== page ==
Robert died because his preferred way to kill a boar was to wait for it to charge and dodge at the last second, something widely known to others, and Cersei instructed Lancel Lannister, his squire, to give him a much stronger wine than usual and to always keep his cup full. Cersei planned the accident that killed her husband. If not that boar, he would have likely kept drinking and the next one would have done him in.

Cersei did this because the honorable Ned Stark warned her he would tell Robert of the real parentage of his children. Something Ned told Littlefinger he was going to do. Alongside telling the rest of the kingdom, including Renly and Stannis, about it too.

Ned knew about the incest because Littlefinger guided him through his investigation of Jon Arryn's death, including introducing Ned to a whore and one of Robert's many bastards.

Ned became Hand of the King and went to King's Landing due mostly to Lysa Arryn's letter, in which she blamed the Lannisters for Jon Arryn's death, and he feared for Robert as well. Littlefinger got her to write that letter.

Robert asked Ned to be Hand of the King because Jon Arryn died. Jon Arryn was murdered by Lysa under Littlefinger's request.

Let us not forget about Catelyn Stark taking Tyrion Lannister prisoner, on account of Littlefinger telling her that the dagger used by the assassin that tried to kill Bran was one he lost to Tyrion in a bet. This is not true, he lost that dagger to Robert instead.

The Lannisters and Starks were always going to go to war with each other. The War of the Five Kings was always going to happen. Littlefinger made sure of that.

Yeah, this is just the fanbase polishing a turd and calling it an anti-hero.

This happens in literally every piece of media that has a villain who isn't immediately repulsive on a physical level. There's always a group of people who think Draco Malfoy or Sephiroth or Patrick Bateman or Macbeth or the Joker are secretly just well-intentioned but troubled bad boys who are the real heroes for steadfastly being an evil jerk in the face of adversity. It's all bullshit; these guys are villains because they are villainous. There's sympathetic villains, honourable villains, admirable villains or pitiable villains, but they're all ultimately bad people because they do bad things to people who don't deserve it. There's a goddamn trope page for it.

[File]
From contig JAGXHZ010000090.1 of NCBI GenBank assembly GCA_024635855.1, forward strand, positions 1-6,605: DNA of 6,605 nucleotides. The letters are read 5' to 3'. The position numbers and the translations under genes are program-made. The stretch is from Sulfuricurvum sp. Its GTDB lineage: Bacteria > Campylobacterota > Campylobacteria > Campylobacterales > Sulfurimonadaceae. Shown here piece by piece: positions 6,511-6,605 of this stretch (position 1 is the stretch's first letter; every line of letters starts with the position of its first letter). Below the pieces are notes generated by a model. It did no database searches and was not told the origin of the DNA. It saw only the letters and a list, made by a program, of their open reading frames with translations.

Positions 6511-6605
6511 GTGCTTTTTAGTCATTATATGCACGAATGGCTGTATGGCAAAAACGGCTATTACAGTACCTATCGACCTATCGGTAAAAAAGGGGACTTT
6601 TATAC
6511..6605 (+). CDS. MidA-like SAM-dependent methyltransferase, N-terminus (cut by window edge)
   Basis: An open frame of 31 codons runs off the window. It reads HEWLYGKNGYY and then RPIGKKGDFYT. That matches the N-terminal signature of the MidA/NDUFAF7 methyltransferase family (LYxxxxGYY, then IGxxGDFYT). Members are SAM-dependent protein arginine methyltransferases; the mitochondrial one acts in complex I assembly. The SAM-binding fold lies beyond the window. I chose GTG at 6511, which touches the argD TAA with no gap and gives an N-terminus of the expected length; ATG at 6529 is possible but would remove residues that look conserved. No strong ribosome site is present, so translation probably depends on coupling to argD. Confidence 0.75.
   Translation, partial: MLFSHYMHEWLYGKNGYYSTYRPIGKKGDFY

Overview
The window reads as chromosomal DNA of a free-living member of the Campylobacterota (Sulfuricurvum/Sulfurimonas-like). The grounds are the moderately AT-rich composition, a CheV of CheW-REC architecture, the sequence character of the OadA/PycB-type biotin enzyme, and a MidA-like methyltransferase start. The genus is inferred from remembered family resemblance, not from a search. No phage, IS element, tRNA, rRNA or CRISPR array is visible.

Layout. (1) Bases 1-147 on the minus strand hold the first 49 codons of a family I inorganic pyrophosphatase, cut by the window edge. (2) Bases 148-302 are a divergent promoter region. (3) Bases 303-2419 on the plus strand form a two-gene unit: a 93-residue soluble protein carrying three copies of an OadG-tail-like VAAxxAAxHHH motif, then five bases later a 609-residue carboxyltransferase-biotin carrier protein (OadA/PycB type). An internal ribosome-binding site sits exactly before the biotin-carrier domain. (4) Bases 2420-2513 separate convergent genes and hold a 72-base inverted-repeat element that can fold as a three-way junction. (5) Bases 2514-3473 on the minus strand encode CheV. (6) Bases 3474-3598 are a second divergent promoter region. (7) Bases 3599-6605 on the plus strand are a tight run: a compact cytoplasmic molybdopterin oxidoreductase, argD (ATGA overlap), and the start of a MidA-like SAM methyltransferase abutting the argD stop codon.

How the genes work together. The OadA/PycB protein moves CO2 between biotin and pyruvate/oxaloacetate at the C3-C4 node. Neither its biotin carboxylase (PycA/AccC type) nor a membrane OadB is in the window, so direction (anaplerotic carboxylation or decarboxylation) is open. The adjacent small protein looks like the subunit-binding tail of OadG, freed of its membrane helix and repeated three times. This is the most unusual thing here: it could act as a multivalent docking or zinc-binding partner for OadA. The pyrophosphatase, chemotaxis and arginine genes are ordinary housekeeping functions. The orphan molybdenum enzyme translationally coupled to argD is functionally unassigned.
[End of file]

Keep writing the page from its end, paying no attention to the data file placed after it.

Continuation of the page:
Littlefinger is an amoral, self-interested schemer who hated Ned Stark because Ned married his unrequited love. And because of that he plots the death of Ned, the destruction of most of the Stark family, the death of the woman he claimed to love, and then he tries to "make up" for it by being creepily nice to her daughter...right up until he sells her to an almost comically sadistic rapist.

You could maybe make an argument for Book!Littlefinger, but in the books Littlefinger never sells Sansa to Ramsay Bolton, he never feeds Joffry disposable prostitutes for use as target practice, and he never gives a little speech to Varys about how he's totally fine with sending everything to shit if it means he can benefit from the chaos. Still caused a devastating civil war over a childhood crush, though.

bastardofmelbourne:
Yeah, this is just the fanbase polishing a turd and calling it an anti-hero.

This happens in literally piece of media that has a villain who isn't immediately repulsive on a physical level. There's always a group of people who think Draco Malfoy or Sephiroth or Patrick Bateman or Macbeth or the Joker are secretly just well-intentioned but troubled bad boys who are the real heroes for steadfastly being an evil jerk in the face of adversity. It's all bullshit; these guys are villains because they are villainous. There's sympathetic villains, honourable villains, admirable villains or pitiable villains, but they're all ultimately bad people because they do bad things to people who don't deserve it. There's a goddamn trope page for it.